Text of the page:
Movie Review: Lion

Director:Garth Davis

Grade: 5 out of 5

Cast: Dev Patel, Sunny Pawar, Rooney Mara

January is always an interesting month for movies. The large tent poles, animated features, and over the top ‘holiday’ movies made for the holiday season that do nothing but produce the worst trailers you’ve ever seen, every time, are past. Now the movies that have gotten smaller releases for awards consideration get to spread to audiences who can appreciate them but may not live in New York City or Los Angeles.

Lion is the film adaptation of Saroo Brierley’s autobiographical memoir A Long Way Home. Screenwriter Luke Davies doesn’t miss an emotional beat in the transition from page to screen. Garth Davis, a relative newcomer to directing feature films captures the essence of what Saroo Brierley’s astonishing and sorrowful life was.

At the age of five Saroo (First time actor Sunny Pawar) and his brother Guddu (Abhishek Bharate) travel from their small town to Calcutta in search of work to help their single mother and young sister. Saroo is young and small but determined to help. His family has nothing. The film opens on a desperate coal theft from a moving train that puts both brothers in peril over and over. The two shake off the danger and their bond keeps them moving. The risk of injury and death awards them nothing but a meager portion of milk.

In Calcutta Saroo loses his brother. Unfortunate circumstances send the young boy on a journey that even sitting in a warm theater, reclining in a comfortable chair, surrounded by people leaves you feeling cold, alone, and desperate. How any person, let alone a child, could cope with these ordeals is astonishing in itself.

The story makes a few time jumps before landing on a grown Saroo (Dev Patel). Saroo has been adopted by a loving Australian couple Sue (Nicole Kidman) and John (David Wenham). He meets a charming girl, Lucy (played by an under utilized Rooney Mara), and lands a job. The problem his Saroo has never gotten over his harrowing past. The thought of his Mother, Sister, and Brother in India looking for him is too much for the pained man to take. He starts a long and obsessive search to find them.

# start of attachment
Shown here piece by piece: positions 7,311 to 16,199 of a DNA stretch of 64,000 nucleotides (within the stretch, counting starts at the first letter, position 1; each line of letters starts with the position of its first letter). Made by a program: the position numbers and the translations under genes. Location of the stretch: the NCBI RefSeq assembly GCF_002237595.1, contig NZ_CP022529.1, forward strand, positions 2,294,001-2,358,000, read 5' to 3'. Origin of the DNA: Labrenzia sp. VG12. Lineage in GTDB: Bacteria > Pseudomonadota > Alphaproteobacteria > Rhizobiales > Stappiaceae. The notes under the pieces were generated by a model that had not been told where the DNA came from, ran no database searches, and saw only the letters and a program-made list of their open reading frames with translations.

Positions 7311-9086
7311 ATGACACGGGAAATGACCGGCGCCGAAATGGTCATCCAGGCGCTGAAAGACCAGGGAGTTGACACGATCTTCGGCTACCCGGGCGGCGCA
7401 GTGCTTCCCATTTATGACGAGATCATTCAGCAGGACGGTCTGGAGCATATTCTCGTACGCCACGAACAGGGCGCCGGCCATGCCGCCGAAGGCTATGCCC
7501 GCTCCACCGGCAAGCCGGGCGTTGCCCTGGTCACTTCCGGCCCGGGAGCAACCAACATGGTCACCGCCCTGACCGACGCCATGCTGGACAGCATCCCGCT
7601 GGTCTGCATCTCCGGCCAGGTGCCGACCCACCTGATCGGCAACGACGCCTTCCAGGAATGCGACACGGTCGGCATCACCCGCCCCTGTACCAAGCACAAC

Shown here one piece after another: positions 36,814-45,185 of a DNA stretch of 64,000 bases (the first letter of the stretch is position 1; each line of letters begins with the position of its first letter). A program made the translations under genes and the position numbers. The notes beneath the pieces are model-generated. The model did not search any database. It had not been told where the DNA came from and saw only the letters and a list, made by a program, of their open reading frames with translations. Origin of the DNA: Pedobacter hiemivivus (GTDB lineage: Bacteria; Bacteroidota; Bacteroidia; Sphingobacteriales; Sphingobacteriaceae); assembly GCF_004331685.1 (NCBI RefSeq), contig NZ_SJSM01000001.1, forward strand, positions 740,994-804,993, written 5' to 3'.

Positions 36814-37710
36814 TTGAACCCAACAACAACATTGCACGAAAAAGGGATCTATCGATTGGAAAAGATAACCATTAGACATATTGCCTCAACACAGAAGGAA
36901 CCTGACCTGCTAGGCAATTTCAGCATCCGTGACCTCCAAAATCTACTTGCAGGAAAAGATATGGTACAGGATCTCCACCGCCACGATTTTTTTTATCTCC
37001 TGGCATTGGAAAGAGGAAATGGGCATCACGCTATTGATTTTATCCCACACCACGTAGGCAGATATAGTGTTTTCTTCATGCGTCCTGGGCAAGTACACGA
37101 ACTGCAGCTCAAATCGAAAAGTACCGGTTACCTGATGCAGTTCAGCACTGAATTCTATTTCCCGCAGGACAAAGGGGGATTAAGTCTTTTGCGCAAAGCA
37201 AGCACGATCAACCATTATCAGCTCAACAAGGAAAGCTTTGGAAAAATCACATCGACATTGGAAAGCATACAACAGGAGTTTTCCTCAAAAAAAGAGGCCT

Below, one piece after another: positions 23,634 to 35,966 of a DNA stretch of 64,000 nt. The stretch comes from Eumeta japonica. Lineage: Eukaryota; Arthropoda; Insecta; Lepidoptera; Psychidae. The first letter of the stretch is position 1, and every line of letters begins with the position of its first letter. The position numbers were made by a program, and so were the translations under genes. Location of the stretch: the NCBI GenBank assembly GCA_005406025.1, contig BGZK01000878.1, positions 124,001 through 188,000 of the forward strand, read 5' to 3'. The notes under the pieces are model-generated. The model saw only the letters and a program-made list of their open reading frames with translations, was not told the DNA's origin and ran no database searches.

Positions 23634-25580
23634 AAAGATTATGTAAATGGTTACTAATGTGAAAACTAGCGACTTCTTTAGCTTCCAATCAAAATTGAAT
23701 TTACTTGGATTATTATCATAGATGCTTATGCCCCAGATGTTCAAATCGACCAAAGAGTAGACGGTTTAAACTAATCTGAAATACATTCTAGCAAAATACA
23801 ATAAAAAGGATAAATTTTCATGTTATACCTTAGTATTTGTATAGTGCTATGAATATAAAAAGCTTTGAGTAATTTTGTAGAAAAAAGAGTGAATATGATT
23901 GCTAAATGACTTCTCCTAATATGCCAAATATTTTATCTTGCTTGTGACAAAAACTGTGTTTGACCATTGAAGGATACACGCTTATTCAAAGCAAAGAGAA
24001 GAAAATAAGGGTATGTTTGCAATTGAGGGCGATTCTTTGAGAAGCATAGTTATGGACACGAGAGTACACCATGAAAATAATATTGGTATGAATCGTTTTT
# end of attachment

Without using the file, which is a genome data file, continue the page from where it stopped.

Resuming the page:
Dev Patel is probably best known to American audiences from his turn as Jamal in Slumdog Millionaire. That movie even has some of the same traits, on paper. Lion is nothing like the everything happens for a reason with the fun bollywood ending fairy tale. Much of Lion is uncomfortable, even difficult for the characters. That means a gripping tale for the audience.

The strength of the script and the talent of the new director work in perfect harmony to tell a story so visually strong the dialogue could almost be cut from it. The images, tones, lighting, and framing is so on point the deliberate nature of every scene disappears into seamless perfection.

The actors do such a good job broadcasting their characters the table readings leading up to filming must have been equally as emotional of an experience. Dev Patel said this is one of the strongest scripts he’s ever read. The way the story and movie, sit with you, there is no doubt that is completely true.

I went into Lion not knowing much about it. I read the synopsis but never even saw a trailer. After seeing something so powerful and moving I want to do my part to be sure more moviegoers give this movie the attention it deserves.

Lion: 5/5

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